Immunity Assault

Is pouring salt in someone’s wounds a good idea?

This is Sandra Tsing Loh with the Loh Down on Science, saying yes! But wait.

Scientists have long known that some of the salt we eat gets stored in our skin. But they’ve thought that was a byproduct of salt intake, not something that happens for its own sake.

Now, German researchers say, “Nein! Namely, salt in the skin boosts immunity! They found this out by taking immune cells from mice. They put them in baths of differing saltiness, then added some nasty germs.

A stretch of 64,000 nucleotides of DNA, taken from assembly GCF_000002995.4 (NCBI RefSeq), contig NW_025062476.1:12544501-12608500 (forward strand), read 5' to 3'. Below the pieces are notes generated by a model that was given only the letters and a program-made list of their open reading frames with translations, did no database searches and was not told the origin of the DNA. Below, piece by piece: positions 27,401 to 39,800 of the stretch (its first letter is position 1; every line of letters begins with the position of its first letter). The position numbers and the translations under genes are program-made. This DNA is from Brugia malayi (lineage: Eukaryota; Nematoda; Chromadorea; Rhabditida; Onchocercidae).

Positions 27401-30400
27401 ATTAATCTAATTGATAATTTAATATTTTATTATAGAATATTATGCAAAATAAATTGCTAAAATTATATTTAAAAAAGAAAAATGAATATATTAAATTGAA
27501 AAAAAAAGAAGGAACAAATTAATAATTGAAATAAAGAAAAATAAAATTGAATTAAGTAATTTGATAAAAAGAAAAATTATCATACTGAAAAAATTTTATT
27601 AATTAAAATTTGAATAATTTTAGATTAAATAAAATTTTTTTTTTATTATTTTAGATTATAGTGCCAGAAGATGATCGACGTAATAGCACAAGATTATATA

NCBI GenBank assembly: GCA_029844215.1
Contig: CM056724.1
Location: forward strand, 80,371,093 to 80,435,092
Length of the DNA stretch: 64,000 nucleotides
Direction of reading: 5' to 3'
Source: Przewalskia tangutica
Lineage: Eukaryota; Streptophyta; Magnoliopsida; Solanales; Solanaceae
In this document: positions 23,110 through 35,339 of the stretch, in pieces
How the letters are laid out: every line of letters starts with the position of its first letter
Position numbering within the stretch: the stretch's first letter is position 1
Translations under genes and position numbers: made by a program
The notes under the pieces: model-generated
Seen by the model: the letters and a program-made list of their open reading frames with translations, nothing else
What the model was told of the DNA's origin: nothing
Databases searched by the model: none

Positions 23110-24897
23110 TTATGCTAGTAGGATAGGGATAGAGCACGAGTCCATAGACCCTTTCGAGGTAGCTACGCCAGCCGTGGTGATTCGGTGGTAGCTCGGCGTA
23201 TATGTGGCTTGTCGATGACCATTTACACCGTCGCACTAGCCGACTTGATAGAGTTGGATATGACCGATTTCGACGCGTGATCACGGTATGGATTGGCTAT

And the immune cells in the saltiest baths? Produced way more germ-fighting compounds than cells in low-salt or no-salt baths.

The team also studied both mice and humans with bacterial skin infections. They found much higher amounts of sodium in infected areas.

Sadly, this isn’t permission to eat more salt. Salt’s immunity boost likely evolved to protect our short-lived ancient ancestors. With our long lifespans, high-salt diets do more harm than good.

Salt-scrubs at spas, though? All good. And gourmet chocolate.